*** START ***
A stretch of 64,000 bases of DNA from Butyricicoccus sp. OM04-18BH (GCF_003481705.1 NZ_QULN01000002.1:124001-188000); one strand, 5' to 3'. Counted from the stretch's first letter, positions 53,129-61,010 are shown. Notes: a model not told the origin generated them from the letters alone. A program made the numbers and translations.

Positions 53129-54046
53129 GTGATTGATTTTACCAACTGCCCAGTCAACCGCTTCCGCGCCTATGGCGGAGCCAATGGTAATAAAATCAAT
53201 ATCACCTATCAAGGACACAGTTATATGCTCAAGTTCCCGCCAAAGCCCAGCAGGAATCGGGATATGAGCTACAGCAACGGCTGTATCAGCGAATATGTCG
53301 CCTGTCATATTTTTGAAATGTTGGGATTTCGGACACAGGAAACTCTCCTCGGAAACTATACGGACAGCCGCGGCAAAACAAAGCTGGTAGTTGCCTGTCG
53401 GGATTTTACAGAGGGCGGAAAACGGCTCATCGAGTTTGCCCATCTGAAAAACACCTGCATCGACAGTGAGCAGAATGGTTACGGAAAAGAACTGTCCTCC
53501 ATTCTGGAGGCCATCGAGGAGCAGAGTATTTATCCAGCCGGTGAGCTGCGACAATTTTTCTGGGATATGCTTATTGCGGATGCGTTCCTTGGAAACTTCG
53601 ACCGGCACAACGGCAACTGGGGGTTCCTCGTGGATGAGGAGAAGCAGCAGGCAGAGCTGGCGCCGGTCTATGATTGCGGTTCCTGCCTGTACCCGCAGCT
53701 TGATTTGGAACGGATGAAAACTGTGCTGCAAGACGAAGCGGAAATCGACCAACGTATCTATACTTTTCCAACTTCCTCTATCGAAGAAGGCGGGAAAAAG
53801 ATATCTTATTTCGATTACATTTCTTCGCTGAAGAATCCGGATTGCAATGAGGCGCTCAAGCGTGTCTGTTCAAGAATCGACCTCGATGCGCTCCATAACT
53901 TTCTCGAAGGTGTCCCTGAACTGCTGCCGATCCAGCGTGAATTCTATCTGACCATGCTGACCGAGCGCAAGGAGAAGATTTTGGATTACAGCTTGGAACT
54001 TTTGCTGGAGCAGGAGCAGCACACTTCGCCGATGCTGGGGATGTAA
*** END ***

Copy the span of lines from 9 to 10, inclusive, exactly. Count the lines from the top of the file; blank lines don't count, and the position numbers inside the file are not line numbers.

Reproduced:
53701 TGATTTGGAACGGATGAAAACTGTGCTGCAAGACGAAGCGGAAATCGACCAACGTATCTATACTTTTCCAACTTCCTCTATCGAAGAAGGCGGGAAAAAG
53801 ATATCTTATTTCGATTACATTTCTTCGCTGAAGAATCCGGATTGCAATGAGGCGCTCAAGCGTGTCTGTTCAAGAATCGACCTCGATGCGCTCCATAACT